Before I tell you why you need to see American Hustle, I need on my end to explain why it is not a great movie. A movie with great things in it, yes, but not a great movie all around.
After my own viewing of American Hustle, my brain began to ponder my love for David O. Russell’s body of work and came to this conclusion: there’s a theme that runs through his movies about how something, be it war (Three Kings), the search for the meaning of life (I Heart Huckabee’s), or life itself (The Silver Linings Playbook) is fundamentally absurd, does not deserve to be on a pedestal, and may ultimately be meaningless due to its random ability to completely shift your world on a dime with one act, one new piece of information, one ridiculous coincidence. But, and here I borrow two definitive phrases from one of my new Twitter friends, David Roth of SB Nation (@david_j_roth…follow him), if one Lives Life Passionately and displays a Radical Compassionate Sentimentalism, appreciating the absurdity but never neglecting to care for others, one finds their own meaning and ultimately fulfillment, purpose…their silver lining as Pat Saliterno would call it, or their happy ending, their deserved happy ending, as I would call it.
The problem with American Hustle, a film that now allows Russell to revel in the absurdity of institutions, from government to law to organized crime, while filling it with passion, compassion, and a positive ending, is…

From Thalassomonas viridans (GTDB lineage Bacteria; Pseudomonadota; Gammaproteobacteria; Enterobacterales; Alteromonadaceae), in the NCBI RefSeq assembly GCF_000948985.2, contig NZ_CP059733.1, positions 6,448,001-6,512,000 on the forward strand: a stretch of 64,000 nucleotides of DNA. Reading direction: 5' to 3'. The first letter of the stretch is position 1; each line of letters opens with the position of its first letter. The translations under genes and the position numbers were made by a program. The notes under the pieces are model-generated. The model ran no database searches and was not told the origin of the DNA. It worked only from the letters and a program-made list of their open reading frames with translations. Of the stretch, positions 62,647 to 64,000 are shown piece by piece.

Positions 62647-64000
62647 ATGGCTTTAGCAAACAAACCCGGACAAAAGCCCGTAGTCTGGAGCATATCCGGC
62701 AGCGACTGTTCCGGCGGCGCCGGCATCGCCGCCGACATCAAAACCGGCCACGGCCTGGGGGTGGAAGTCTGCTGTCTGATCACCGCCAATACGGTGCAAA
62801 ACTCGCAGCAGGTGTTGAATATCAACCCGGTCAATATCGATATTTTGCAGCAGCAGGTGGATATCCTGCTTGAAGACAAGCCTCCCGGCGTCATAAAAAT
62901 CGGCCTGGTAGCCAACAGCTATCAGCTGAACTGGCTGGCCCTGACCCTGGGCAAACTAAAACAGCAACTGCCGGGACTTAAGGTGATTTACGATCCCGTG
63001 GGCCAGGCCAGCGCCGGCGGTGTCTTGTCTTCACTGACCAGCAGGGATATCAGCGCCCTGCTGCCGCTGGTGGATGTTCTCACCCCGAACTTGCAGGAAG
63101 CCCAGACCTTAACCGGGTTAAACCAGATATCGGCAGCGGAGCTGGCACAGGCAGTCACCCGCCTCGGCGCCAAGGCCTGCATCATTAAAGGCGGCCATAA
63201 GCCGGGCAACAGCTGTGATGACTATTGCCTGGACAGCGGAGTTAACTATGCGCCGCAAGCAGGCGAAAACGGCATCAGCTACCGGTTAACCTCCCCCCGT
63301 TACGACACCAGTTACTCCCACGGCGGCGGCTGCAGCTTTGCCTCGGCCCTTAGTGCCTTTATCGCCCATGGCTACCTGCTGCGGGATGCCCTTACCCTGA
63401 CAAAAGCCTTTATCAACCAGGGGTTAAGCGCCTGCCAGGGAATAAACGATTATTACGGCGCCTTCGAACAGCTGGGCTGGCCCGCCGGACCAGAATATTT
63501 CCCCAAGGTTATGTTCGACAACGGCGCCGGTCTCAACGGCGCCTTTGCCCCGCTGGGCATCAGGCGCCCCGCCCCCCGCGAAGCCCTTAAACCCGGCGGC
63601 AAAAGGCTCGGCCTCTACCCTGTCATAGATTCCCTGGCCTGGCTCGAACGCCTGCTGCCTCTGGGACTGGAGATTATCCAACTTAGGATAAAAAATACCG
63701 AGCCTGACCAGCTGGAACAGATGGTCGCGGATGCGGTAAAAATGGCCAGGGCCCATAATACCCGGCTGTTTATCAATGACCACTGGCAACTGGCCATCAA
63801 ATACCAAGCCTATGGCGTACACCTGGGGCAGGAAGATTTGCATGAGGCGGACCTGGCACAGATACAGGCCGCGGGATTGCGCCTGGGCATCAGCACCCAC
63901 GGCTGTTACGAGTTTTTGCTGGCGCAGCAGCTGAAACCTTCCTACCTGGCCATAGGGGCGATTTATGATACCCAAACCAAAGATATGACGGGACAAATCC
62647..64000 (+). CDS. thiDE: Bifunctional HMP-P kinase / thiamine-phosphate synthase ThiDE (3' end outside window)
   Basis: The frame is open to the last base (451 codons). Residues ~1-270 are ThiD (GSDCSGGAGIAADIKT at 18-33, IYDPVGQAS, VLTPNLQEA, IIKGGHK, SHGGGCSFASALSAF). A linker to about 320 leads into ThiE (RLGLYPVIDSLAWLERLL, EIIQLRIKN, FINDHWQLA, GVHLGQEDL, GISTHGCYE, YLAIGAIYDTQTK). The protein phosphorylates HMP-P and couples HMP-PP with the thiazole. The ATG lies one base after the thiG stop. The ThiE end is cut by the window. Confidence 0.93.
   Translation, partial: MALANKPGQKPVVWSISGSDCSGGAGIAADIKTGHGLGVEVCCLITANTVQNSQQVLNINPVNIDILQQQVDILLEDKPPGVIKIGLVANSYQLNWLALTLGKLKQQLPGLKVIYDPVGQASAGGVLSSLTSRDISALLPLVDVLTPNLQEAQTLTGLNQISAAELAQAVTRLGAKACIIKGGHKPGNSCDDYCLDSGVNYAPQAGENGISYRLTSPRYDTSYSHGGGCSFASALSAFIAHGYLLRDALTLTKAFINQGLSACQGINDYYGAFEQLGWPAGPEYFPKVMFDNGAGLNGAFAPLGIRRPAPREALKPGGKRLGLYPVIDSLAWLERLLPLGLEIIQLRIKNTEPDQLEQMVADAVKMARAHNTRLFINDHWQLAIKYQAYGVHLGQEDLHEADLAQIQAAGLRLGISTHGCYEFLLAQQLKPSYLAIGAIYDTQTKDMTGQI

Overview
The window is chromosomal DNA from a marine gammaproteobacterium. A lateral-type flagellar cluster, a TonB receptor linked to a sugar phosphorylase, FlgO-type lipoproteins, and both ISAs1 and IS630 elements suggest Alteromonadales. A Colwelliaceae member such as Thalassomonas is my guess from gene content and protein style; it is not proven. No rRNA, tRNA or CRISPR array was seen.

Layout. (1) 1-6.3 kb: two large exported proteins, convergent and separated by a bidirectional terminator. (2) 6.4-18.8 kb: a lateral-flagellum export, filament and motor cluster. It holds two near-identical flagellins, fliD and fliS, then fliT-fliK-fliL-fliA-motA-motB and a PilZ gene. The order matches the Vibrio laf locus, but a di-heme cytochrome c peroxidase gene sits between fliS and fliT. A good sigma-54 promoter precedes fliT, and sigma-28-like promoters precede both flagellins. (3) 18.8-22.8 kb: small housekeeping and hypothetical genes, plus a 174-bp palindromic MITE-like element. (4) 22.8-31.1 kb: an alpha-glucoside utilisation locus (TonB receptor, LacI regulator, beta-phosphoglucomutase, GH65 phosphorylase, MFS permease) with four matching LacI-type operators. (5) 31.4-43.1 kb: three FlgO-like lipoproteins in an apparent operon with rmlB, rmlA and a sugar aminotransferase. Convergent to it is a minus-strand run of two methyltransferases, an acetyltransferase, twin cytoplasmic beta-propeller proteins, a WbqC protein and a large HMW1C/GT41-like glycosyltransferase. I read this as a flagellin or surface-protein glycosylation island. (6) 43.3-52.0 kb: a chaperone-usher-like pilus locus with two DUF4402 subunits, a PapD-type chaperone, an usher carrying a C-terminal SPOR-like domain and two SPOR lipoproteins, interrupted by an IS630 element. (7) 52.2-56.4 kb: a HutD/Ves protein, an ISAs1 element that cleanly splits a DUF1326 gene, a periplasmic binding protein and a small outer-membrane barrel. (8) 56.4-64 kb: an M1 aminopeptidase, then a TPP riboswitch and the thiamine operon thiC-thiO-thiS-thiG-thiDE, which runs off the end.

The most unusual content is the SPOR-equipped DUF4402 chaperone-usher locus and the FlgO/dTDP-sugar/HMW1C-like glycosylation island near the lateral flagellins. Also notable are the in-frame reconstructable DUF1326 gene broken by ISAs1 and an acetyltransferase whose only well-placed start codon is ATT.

that there’s no drama.
No deeper meaning.
Nothing that makes it a great story.
At its core it’s a fun anecdote or footnote. Not a dramatic story. Because on the one hand, the characters don’t change…all of them (with the possible exception of Bradley Cooper’s Richie) are the same at the end as they were in the beginning, having not altered their opinions or learned anything about themselves they didn’t already know. In the aforementioned Russell movies, and his comeback film The Fighter as well, the characters changed. They were confronted with conflicts which led them to react in ways they didn’t expect. Their views on what life should be altered. In American Hustle, the con artists, the materialists, the ambitious figures remain dedicated to their hustles, maybe with a terrain shift but unrepentant.